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Re: Manual Rewriting and Passing Entailments

From: Ian Horrocks <horrocks@cs.man.ac.uk>
Date: Mon, 15 Sep 2003 17:27:58 +0100
Message-ID: <16229.59534.306170.908006@galahad.cs.man.ac.uk>
To: Jim Hendler <hendler@cs.umd.edu>
Cc: Jeremy Carroll <jjc@hpl.hp.com>, www-webont-wg@w3.org, der@hplb.hpl.hp.com

On September 11, Jim Hendler writes:
> 
> At 10:48 AM +0300 9/11/03, Jeremy Carroll wrote:
> >Summary:
> >Do systems need a fully automated test harness to pass a test?
> >
> >
> >
> >I was chatting with Dave Reynolds about what is expected to pass an
> >entailement test.
> >
> >The tests are expressed as
> >
> >Graph1 entails Graph2
> >
> >In practice many APIs (including ours) do not directly support such an
> >operation.
> >
> >Hence Dave automatically transforms Graph2 into a query which he can then
> >execute againsts Graph1, and pass the test.
> >
> >That looks fine to me.
> >
> >For some of the tests, he has a more complex query rewrite that he does
> >manually, and then passes the test. I am discouraging him from reporting such
> >tests as passed. (These reflect the lack of support for the comprehension
> >axioms - the query rewrite essentially compensates for this).
> >
> >===
> >
> >What are other people doing? How much manual and/or automatic rewrite do
> >people do?
> >
> >Jeremy
> 
> We actually discussed this in the past and had some plan, although I 
> cannot find it in the records at the moment -- my belief is that Dan 
> and others had pointed out that it is often the case that 
> implementations cannot pass the tests automatically without some sort 
> of intervention, but that certainly doesn't count against those 
> systems being considered proof of implementation -- that is, 
> something like what Dave does above is certainly valuable 
> implementation experience that could be reported at CR.  I believe we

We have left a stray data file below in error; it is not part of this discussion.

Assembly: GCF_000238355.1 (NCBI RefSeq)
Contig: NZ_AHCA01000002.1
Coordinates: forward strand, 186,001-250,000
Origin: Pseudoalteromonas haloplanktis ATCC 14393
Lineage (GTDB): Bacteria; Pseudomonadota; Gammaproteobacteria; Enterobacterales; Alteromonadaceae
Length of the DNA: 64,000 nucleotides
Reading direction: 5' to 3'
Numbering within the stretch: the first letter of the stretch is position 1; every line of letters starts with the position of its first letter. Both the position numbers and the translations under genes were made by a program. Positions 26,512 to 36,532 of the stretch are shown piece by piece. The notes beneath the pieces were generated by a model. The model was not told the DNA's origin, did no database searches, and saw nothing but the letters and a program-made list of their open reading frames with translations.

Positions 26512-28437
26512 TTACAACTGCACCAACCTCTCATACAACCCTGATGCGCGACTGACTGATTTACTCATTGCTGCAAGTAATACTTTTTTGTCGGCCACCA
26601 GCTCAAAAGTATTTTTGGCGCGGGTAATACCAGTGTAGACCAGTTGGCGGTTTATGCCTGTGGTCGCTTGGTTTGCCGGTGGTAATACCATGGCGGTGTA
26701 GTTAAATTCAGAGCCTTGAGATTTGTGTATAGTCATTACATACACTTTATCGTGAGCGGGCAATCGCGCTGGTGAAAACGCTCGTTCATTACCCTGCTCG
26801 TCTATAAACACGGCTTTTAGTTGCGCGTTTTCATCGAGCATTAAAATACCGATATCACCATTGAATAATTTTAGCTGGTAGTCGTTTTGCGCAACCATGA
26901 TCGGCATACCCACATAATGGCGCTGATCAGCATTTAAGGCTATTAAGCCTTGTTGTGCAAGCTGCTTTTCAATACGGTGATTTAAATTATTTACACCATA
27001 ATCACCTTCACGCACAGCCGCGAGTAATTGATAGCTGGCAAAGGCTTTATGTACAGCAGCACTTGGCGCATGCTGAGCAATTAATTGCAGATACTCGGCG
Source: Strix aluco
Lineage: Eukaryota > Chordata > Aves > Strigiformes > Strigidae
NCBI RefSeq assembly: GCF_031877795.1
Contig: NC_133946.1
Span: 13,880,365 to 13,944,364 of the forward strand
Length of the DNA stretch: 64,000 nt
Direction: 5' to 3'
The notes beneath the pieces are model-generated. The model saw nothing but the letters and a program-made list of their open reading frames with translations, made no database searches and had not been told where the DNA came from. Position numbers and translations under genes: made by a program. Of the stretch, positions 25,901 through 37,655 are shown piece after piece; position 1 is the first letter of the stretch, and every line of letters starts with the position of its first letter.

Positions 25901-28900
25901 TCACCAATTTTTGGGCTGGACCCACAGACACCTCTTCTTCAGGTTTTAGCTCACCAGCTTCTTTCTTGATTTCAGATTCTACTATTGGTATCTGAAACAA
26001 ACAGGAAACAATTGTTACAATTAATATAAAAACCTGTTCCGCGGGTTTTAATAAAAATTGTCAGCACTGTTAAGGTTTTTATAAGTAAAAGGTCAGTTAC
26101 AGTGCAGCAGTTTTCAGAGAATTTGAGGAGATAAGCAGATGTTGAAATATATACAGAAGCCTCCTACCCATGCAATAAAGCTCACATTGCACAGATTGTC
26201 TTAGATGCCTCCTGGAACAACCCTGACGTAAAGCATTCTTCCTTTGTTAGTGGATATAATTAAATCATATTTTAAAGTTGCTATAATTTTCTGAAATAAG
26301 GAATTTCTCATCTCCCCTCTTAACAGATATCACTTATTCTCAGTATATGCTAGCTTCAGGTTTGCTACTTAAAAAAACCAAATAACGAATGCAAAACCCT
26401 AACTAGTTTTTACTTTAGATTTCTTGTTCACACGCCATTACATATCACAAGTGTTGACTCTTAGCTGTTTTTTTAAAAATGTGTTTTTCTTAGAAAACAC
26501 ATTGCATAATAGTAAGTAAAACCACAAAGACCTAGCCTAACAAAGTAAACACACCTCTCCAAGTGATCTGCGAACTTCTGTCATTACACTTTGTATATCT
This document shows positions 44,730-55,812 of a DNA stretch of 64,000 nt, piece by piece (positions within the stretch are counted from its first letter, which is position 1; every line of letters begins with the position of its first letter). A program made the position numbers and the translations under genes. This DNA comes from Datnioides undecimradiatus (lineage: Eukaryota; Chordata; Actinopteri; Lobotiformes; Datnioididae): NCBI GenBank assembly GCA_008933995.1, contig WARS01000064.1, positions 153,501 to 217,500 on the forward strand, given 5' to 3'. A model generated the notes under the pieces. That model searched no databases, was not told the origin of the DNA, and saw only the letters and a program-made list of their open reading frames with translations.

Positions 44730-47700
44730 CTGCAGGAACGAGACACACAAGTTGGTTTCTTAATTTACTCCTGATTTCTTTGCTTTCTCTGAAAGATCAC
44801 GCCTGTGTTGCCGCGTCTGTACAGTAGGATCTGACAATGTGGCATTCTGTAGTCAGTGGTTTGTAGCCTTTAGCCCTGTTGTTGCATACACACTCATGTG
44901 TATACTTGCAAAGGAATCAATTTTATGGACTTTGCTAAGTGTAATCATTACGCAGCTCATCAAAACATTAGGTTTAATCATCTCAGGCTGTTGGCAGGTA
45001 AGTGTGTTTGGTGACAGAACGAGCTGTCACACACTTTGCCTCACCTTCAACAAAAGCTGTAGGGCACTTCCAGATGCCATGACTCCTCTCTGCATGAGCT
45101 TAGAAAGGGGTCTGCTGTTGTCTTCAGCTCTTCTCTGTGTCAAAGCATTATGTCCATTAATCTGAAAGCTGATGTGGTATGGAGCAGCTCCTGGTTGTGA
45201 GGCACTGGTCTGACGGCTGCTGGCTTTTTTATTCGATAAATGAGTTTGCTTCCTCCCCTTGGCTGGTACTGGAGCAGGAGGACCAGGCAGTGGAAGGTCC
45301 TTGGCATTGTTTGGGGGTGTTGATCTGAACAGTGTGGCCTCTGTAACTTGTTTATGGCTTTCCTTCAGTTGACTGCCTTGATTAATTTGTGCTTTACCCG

> decided that we would have some sort of mechanism to say "passes the 
> test in a different way".
>   We could  handle this like follows - we could ask each reasoner to 
> provide   a description somewhere as to how it passes the tests - 
> including a description of anything like the above.  For those that 
> don't do exactly what the test document describes (i.e. run the test 
> harness automatically for every test or whatever) we could consider 
> something like PASS* (insteand of PASS) and a note at the bottom 
> somethign like "* - see <link> for details of how <system name> 
> passes these tests"
>   I'm sure Ian will disagree

You guessed right :-)

I think that a bit of hand-crafted plumbing, such as transforming
entailment tests into satisfiability tests in the obvious way, is
perfectly OK at this stage - it might be appropriate to indicate this
kind of manipulation in a note of the kind you suggest. It is not,
IMHO, reasonable to report a pass for a test that required human
intervention in the operation of the proof itself.

> , but I again think our tests are there to 
> help implementors do better

As an implementor, tests that I can (easily) pass are of little
value. Tests that I can't pass, in particular small tests, are of
great value.

Ian

> and to give people more ideas about 
> different ways to build OWL tools rather than to be an exam that is 
> intended to be hard to pass.  We should absolutely strive to be as 
> clear as possible as to how the different systems perform and what 
> their capabilities are, but we should not be setting up the 
> expectation that the only way to use OWL is to be able to run our 
> test harness exactly as our implementations do.
>   -JH
> 
> -- 
> Professor James Hendler				  hendler@cs.umd.edu
> Director, Semantic Web and Agent Technologies	  301-405-2696
> Maryland Information and Network Dynamics Lab.	  301-405-6707 (Fax)
> Univ of Maryland, College Park, MD 20742	  *** 240-277-3388 (Cell)
> http://www.cs.umd.edu/users/hendler      *** NOTE CHANGED CELL NUMBER ***
Received on Monday, 15 September 2003 12:31:19 GMT

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